IMG_20150625_010103.jpg
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    amberrayh

    3 years ago on Introduction

    Great job on your first Instructable! This was an interesting read. I've never heard of a mojave green before.

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    SH8RRYamberrayh

    Reply 3 years ago

    Thank you very much! Oh... Just know that the Mohave Greens are nasty. Usually a lot more aggressive than the Diamondbacks, even.

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    blackarrow745SH8RRY

    Reply 3 years ago

    Oh yeah! I just remembered that this is perfect for pulling weeds! (though you may not have many in the desert) but it is something you can add to the Instructable. For weeds that have thorns or stubborn roots I use the same set up to pull them. just get the string at the end a bit bigger and feed it over top of the plant and go all the way down as far as you can. Then tighten and pull! gives you grip and you never have to touch the plant.

    I use it for poison ivy, nedles, and arrow root plants that get too big. xD

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    SH8RRYblackarrow745

    Reply 3 years ago

    Wow! Cool! Thanks. That really is a good idea. Especially around here. That would be great for the unwanted cactus in my yard or the big thorny weeds. I'll have to try it. :)

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    coolblaze19

    3 years ago

    It might be a good idea also to tie one end of the rope to the bolt making it less to deal with when trying to catch a snake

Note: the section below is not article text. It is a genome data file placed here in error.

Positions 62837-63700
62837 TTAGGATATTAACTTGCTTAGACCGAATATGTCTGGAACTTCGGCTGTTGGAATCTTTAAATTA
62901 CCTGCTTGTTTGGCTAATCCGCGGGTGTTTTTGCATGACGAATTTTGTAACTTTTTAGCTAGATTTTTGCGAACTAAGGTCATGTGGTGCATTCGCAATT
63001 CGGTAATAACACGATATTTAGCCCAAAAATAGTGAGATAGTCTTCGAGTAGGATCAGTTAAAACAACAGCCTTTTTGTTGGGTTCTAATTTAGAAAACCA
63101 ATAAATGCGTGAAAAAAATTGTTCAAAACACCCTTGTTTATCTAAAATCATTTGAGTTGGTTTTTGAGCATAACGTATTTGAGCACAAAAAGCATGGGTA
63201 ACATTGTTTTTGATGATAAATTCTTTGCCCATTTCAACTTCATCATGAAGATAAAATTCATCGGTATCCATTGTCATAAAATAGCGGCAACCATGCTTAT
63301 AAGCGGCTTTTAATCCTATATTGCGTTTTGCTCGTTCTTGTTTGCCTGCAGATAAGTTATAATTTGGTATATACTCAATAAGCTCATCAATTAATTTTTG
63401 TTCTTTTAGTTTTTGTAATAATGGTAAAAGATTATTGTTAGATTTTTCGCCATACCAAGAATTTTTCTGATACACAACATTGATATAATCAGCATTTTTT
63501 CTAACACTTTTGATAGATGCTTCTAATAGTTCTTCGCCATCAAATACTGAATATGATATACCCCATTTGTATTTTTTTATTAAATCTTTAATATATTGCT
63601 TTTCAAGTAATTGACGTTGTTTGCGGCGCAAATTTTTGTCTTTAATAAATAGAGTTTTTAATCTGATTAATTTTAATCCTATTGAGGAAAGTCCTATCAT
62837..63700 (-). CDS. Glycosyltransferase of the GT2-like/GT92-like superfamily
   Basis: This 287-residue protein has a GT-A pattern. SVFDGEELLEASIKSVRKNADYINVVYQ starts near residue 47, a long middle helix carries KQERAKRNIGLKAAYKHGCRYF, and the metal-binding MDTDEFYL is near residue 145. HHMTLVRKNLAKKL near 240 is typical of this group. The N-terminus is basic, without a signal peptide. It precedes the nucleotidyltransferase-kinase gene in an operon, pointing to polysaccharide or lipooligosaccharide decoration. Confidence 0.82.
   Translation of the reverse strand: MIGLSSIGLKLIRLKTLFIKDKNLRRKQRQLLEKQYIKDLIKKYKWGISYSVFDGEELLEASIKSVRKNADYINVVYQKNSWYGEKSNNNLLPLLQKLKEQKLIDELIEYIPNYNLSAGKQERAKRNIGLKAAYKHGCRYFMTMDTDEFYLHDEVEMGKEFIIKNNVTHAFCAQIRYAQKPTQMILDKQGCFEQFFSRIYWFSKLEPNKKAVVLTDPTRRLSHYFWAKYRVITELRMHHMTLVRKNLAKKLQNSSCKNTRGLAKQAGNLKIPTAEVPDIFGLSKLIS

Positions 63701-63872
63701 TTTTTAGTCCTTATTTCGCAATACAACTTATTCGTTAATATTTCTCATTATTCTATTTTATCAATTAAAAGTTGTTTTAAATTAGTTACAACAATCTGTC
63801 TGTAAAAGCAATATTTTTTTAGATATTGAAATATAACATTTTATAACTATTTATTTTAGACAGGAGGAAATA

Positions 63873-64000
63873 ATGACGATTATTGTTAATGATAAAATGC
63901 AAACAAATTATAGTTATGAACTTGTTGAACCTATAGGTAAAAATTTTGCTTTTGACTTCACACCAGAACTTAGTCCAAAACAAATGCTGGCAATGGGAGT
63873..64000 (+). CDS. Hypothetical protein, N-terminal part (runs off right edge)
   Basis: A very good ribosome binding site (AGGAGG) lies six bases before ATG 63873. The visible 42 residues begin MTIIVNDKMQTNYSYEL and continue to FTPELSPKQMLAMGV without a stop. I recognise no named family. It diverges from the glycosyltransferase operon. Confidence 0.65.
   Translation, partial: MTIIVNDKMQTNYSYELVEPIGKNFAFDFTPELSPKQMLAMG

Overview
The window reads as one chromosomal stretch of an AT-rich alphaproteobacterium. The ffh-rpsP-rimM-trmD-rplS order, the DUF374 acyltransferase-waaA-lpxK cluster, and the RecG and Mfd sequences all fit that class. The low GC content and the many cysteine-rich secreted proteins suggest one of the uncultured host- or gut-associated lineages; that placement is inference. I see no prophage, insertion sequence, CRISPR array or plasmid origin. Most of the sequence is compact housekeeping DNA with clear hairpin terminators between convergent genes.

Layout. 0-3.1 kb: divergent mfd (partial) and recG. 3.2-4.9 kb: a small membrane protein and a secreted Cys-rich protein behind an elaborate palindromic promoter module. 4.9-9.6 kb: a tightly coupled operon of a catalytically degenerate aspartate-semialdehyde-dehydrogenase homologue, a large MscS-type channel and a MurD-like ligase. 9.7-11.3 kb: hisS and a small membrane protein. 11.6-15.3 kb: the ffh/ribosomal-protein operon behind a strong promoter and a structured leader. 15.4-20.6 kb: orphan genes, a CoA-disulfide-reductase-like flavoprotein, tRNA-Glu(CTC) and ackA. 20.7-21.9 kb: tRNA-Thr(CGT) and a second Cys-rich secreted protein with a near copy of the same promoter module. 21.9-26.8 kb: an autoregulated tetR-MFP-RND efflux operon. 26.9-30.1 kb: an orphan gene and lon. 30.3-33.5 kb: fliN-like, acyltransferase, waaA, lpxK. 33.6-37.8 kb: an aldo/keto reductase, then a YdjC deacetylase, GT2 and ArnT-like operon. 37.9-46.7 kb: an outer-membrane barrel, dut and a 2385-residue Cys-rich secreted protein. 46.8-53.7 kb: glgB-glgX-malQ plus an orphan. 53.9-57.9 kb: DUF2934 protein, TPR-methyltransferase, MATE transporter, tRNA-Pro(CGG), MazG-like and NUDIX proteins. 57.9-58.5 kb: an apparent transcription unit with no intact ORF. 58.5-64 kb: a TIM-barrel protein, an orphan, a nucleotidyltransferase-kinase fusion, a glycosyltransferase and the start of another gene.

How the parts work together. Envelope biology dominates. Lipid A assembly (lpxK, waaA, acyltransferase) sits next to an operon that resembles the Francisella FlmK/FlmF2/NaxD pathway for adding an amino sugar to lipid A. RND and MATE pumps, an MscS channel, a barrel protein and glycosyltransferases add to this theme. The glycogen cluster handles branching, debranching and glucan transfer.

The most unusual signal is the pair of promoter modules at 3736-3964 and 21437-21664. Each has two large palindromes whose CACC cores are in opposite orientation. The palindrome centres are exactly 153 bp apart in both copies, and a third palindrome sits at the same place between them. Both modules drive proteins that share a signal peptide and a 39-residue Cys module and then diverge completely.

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    RuthM60

    2 years ago

    Very easy to make. In fact, my husband & I put it together while the copperhead was patrolling under the tree. Took about 15-20 minutes and definitely under $10 for materials. We just popped the copperhead in a Styrofoam ice chest (with extra side snaps for added security) & it was very easy to snap the lid off then turn the chest away from us to release. Of course, once he came out he made a bee line straight to us!! EXCELLENT instructions & my dogs & I thank you!

    1 reply
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    SH8RRYRuthM60

    Reply 2 years ago

    Thank you very much! I'm so glad my instructable was helpful. :)
    I hope you have a wonderful day!

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    Dznittles

    3 years ago

    I think.lol
    Not quite sure how to.

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    Dznittles

    3 years ago

    I think.lol
    Not quite sure how to.

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    Battlespeed

    3 years ago on Introduction

    I'd leave the king snakes alone. They're immune to the venom of other snakes and often eat them, so maybe you'd solve one problem by NOT trying to solve the other.

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    SH8RRYBattlespeed

    Reply 3 years ago

    Hi. That's a very common misconception. King snakes rarely eat other snakes. They prefer warm-blooded prey. I've researched the same matter and from what I've learned, there have only been a handful of documented cases in which the remains of other snakes have been going in a King snakes' digestive system. Nearly all of them were in areas where there were extreme deficiencies in the natural food sources for Kings. Thank you for reading my instructable, though! Have a wonderful day!

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    Kiteman

    3 years ago on Introduction

    You've caught the snake, but then what?

    You're standing in your yard, holding a three foot strip of venomous anger at arm's length, what do you do? Do you drop it over the fence for the entertainment of your neighbour's cat, or have you got some sort of box handy so that you can drive it into the countryside for release?